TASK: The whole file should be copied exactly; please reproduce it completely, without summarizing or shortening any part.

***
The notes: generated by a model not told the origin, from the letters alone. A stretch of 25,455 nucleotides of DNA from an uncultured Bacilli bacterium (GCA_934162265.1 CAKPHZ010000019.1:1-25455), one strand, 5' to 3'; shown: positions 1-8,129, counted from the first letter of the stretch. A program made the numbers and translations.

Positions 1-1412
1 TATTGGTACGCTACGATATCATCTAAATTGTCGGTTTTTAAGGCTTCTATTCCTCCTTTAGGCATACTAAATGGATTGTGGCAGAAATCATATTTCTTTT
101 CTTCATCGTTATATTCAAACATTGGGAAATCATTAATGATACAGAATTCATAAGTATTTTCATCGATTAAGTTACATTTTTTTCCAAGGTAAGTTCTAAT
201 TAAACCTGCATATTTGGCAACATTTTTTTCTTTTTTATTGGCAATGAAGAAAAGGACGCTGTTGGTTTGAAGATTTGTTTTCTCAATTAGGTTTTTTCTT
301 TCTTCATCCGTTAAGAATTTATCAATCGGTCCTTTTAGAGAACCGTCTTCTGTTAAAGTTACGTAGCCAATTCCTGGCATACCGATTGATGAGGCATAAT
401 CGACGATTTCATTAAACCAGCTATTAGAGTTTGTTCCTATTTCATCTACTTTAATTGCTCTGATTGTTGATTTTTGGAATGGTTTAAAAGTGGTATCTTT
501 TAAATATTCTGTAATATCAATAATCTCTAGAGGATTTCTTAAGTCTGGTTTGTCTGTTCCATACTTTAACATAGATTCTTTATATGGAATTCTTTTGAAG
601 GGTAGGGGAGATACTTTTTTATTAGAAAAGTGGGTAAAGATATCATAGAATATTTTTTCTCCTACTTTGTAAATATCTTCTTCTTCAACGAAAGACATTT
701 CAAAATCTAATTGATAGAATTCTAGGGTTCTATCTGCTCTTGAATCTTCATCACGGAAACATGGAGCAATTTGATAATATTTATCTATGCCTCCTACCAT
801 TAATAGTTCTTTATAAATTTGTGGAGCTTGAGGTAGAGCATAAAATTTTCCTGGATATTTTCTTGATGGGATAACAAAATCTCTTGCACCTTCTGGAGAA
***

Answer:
The notes: generated by a model not told the origin, from the letters alone. A stretch of 25,455 nucleotides of DNA from an uncultured Bacilli bacterium (GCA_934162265.1 CAKPHZ010000019.1:1-25455), one strand, 5' to 3'; shown: positions 1-8,129, counted from the first letter of the stretch. A program made the numbers and translations.

Positions 1-1412
1 TATTGGTACGCTACGATATCATCTAAATTGTCGGTTTTTAAGGCTTCTATTCCTCCTTTAGGCATACTAAATGGATTGTGGCAGAAATCATATTTCTTTT
101 CTTCATCGTTATATTCAAACATTGGGAAATCATTAATGATACAGAATTCATAAGTATTTTCATCGATTAAGTTACATTTTTTTCCAAGGTAAGTTCTAAT
201 TAAACCTGCATATTTGGCAACATTTTTTTCTTTTTTATTGGCAATGAAGAAAAGGACGCTGTTGGTTTGAAGATTTGTTTTCTCAATTAGGTTTTTTCTT
301 TCTTCATCCGTTAAGAATTTATCAATCGGTCCTTTTAGAGAACCGTCTTCTGTTAAAGTTACGTAGCCAATTCCTGGCATACCGATTGATGAGGCATAAT
401 CGACGATTTCATTAAACCAGCTATTAGAGTTTGTTCCTATTTCATCTACTTTAATTGCTCTGATTGTTGATTTTTGGAATGGTTTAAAAGTGGTATCTTT
501 TAAATATTCTGTAATATCAATAATCTCTAGAGGATTTCTTAAGTCTGGTTTGTCTGTTCCATACTTTAACATAGATTCTTTATATGGAATTCTTTTGAAG
601 GGTAGGGGAGATACTTTTTTATTAGAAAAGTGGGTAAAGATATCATAGAATATTTTTTCTCCTACTTTGTAAATATCTTCTTCTTCAACGAAAGACATTT
701 CAAAATCTAATTGATAGAATTCTAGGGTTCTATCTGCTCTTGAATCTTCATCACGGAAACATGGAGCAATTTGATAATATTTATCTATGCCTCCTACCAT
801 TAATAGTTCTTTATAAATTTGTGGAGCTTGAGGTAGAGCATAAAATTTTCCTGGATATTTTCTTGATGGGATAACAAAATCTCTTGCACCTTCTGGAGAA